Beaufort City Council members addressed one parking-related issue after another Tuesday including their concerns about the downtown paystation system, free holiday parking and a proposal for residential-only parking in portions of the Point neighborhood.
Council had requested an update from the Redevelopment Commission on the downtown parking enforcement system it implemented about a year ago and on the new electronic paystations that went live this summer.
The commission, Main Street Beaufort, USA and Lanier Parking Solutions, a private company known locally as Park Beaufort that was hired to design and enforce the new system should be handling the numerous complaints and kinks that arise, council said. All three of those entities get proceeds from parking revenues.
However parking issues still consume significant city staff hours, Mayor Billy Keyserling said. It's time for the three entities to meet with council to assess who's doing what and whether there are too many groups involved, he said.
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"I have a sense that there are so many layers in all of this that we don't even know where to go," Keyserling said. "We're behind this and we want to make it work. We do get frustrated because we don't quite know where to go (when we hear complaints)."
After hearing a presentation from City Manager Scott Dadson, Councilman Mike Sutton asked Redevelopment Commission chairman Bob Pinkerton to come forward, saying he had called for a report from the group, not city staff.
"What I want to know is, what are the problems," Sutton said. "Where's Lanier in all of this. Where are the experts' recommendations? ... (Lanier) has already failed in my opinion, so we need to fix it."
The commission is mostly concerned with creating a pleasant experience for customers, Pinkerton said.
Along with Main Street Beaufort, USA and Lanier, the group is monitoring complaints and addressing them as they arise, he said.
Recently the city has put out more signs to let people know they have to pay for parking and made the paystation more user friendly, Pinkerton said.
The city also is looking into a program where merchants can validate parking for customers, among other improvements, Dadson said.
The commission also plans to address whether the city should reduce the parking rate for spaces not directly on Bay Street.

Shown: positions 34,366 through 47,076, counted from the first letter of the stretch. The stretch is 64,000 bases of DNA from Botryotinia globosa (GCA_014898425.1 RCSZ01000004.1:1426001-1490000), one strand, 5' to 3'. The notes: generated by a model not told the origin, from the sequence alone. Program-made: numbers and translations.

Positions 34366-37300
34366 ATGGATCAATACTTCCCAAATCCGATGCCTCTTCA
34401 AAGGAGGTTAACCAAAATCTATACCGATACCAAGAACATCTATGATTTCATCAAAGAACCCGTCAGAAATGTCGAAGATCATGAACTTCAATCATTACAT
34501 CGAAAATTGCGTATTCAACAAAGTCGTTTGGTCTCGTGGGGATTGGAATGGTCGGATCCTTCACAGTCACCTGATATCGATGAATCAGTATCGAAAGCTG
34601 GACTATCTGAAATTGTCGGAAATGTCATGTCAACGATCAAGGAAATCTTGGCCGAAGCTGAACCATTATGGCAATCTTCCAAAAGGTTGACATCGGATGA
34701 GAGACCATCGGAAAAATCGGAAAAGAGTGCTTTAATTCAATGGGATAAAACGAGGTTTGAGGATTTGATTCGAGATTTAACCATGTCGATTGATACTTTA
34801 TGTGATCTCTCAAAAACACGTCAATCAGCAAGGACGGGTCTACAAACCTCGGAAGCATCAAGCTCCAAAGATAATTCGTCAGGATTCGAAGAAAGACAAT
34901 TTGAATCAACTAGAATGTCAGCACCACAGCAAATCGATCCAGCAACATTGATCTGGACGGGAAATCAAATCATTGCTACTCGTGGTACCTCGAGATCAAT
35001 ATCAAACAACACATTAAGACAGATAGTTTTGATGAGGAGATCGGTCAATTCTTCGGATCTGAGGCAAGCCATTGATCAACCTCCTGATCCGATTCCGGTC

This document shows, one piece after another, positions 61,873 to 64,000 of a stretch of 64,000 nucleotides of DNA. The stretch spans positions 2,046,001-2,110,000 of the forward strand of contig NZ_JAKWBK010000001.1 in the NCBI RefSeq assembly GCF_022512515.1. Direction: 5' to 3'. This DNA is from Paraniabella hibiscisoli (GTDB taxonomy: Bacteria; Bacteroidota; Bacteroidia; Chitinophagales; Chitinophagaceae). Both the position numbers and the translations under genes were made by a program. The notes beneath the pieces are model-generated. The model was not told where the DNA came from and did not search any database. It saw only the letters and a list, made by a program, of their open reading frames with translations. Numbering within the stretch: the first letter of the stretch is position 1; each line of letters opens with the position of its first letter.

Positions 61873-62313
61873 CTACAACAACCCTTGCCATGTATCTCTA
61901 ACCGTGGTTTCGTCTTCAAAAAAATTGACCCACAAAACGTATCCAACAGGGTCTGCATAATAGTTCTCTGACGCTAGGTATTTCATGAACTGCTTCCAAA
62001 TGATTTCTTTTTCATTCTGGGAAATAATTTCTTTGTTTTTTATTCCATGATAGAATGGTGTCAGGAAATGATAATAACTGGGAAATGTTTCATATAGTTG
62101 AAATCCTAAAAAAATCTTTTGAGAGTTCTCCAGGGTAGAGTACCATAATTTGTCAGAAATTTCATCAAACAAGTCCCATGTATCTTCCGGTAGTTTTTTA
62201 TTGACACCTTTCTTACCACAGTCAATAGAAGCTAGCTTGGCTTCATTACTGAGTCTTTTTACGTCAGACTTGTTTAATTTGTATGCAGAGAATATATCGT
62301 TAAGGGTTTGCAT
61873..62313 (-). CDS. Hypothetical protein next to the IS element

Customers currently pay $1 an hour whether they're parking in a two-hour spot on Bay Street or a four- or eight-hour spot on a street further from the main shopping and dining district.
Pinkerton said the groups hope to begin addressing that issue in the coming month.
In another parking-related discussion, some council members said Tuesday they worry a proposal for a residential-only parking in portions of the Point neighborhood might make the area feel like a gated community.
Council members heard a presentation from Paul Michau, the Point's neighborhood association chairman, who said property owners on Port Republic Street and three blocks of New Street have applied for a program that would help keep people from parking in front of houses for long stretches and also create safer, more passable streets.
"I have a little bit of an issue with making private parking on a public street," Keyserling said. "I'm wondering what other ways there might be to protect the rights of the people who live there." Other concerns included questions about whether the city should be addressing safety concerns that should be managed by the state Department of Transportation.
Council plans to continue discussions on both issues during a work session next week.
Council also agreed to continue the tradition of free holiday parking in December this year at two- and four-hour spots. Although it will be free to park, the city will still enforce the time limits.